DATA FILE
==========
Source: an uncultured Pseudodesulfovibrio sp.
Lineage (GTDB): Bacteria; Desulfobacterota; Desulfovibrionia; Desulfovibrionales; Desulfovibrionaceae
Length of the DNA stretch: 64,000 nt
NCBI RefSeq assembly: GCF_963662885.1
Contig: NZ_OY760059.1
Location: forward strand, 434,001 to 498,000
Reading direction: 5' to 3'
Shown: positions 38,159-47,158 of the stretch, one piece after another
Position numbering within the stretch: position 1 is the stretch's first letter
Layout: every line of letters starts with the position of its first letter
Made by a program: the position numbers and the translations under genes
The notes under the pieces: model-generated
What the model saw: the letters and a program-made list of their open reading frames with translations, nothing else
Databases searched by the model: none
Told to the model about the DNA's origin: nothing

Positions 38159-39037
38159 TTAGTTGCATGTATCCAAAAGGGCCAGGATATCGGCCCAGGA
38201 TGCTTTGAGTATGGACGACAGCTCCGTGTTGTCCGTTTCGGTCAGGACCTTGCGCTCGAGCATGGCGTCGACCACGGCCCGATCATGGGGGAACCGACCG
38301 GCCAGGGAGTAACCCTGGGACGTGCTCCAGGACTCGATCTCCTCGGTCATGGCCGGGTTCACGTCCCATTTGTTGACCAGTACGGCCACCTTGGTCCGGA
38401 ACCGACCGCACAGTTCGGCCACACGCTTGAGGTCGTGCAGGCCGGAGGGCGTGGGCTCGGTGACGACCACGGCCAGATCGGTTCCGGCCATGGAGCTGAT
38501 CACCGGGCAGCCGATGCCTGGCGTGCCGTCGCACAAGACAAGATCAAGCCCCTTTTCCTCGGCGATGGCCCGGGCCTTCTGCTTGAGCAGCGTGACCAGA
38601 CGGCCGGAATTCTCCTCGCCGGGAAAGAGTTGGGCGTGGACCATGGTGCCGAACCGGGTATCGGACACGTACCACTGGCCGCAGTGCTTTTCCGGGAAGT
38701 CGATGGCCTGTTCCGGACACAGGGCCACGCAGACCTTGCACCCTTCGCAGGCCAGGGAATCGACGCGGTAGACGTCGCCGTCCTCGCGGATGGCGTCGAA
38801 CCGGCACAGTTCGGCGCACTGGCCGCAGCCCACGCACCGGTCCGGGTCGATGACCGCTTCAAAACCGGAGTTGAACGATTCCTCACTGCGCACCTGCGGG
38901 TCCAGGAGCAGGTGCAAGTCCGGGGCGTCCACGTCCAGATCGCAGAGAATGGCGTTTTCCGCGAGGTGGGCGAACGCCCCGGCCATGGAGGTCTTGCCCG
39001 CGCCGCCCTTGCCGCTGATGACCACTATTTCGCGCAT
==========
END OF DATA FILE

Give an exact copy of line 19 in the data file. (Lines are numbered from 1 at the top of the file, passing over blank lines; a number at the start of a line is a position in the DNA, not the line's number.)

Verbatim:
38301 GCCAGGGAGTAACCCTGGGACGTGCTCCAGGACTCGATCTCCTCGGTCATGGCCGGGTTCACGTCCCATTTGTTGACCAGTACGGCCACCTTGGTCCGGA